Burkina Faso’s military, in control of the country following the resignation of the decades-long President Blaise Compaoré, has promised to cede power to a transitional government.
Lieutenant Colonel Isaac Yacouba Zida, the country’s acting head of state, made the promise during a meeting with Burkinabe diplomats on Monday.
He said the country would be led by “a transitional body within the constitutional framework” and noted that such governing authority was to be ruled by a leader chosen by all sectors of society.
The military top brass on Saturday named Zida, the deputy commander of the elite presidential guard, to lead the country’s transition.
A day earlier, President Blaise Compaoré was forced to step down following two days of mass protests against his attempts to change the constitution to extend his rule for a fifth term.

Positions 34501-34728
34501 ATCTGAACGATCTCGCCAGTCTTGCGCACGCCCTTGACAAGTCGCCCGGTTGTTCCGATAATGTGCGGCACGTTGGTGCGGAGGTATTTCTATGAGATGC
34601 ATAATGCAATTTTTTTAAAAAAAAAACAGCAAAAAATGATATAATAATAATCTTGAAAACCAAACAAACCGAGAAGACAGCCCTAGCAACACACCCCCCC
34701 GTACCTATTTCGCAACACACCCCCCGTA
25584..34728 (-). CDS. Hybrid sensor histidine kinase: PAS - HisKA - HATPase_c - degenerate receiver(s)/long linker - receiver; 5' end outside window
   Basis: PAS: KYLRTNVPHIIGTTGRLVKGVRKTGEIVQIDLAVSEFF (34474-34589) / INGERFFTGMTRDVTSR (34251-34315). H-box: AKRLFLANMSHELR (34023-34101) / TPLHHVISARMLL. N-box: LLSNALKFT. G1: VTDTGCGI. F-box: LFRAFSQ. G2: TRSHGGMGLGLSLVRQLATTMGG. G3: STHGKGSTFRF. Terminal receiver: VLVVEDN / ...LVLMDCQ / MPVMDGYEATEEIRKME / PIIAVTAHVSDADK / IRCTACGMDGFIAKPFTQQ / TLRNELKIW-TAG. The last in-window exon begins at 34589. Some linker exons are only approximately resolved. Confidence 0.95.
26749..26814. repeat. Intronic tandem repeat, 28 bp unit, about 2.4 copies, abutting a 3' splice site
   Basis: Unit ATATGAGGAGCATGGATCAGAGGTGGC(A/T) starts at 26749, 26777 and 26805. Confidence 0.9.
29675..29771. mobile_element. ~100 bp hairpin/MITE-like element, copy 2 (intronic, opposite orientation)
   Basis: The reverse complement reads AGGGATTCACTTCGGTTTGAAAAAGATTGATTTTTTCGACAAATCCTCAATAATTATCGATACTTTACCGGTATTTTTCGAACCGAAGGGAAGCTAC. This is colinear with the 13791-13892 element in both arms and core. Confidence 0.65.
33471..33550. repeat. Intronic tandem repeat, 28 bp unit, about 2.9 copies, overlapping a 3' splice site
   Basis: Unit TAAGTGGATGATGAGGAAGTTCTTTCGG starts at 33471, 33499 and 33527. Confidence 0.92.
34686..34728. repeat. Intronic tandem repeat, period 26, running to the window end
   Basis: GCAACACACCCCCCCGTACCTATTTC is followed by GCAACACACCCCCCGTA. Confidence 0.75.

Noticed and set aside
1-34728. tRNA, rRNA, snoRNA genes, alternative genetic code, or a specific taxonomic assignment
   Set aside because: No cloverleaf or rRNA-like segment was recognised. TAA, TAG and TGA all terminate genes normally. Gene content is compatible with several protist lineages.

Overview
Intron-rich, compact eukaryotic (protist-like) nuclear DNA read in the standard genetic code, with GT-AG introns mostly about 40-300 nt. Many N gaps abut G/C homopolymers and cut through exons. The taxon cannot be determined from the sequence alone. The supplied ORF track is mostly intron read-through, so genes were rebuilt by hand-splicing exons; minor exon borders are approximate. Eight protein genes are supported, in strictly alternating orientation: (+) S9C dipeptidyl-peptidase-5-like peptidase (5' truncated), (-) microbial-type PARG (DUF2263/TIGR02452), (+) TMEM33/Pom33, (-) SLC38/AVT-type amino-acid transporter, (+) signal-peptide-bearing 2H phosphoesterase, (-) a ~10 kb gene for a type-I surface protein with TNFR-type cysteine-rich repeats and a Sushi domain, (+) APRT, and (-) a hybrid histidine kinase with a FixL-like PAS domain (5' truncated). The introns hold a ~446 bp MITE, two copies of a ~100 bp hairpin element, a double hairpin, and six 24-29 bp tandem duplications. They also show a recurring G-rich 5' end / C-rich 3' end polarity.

Demonstrators set the parliament on fire on October 30 to prevent the vote, which they said would enable Compaoré to reinstate himself in office.
Compaoré, who has reportedly fled to neighboring Ivory Coast with some of his family members, first took power in a coup in 1987, and has emerged victorious in four elections since then.
The head of the United Nations Office for West Africa, Mohamed Ibn Chambas, has urged a civilian transition of power in Burkina Faso, threatening sanctions against the country unless the army gives up power.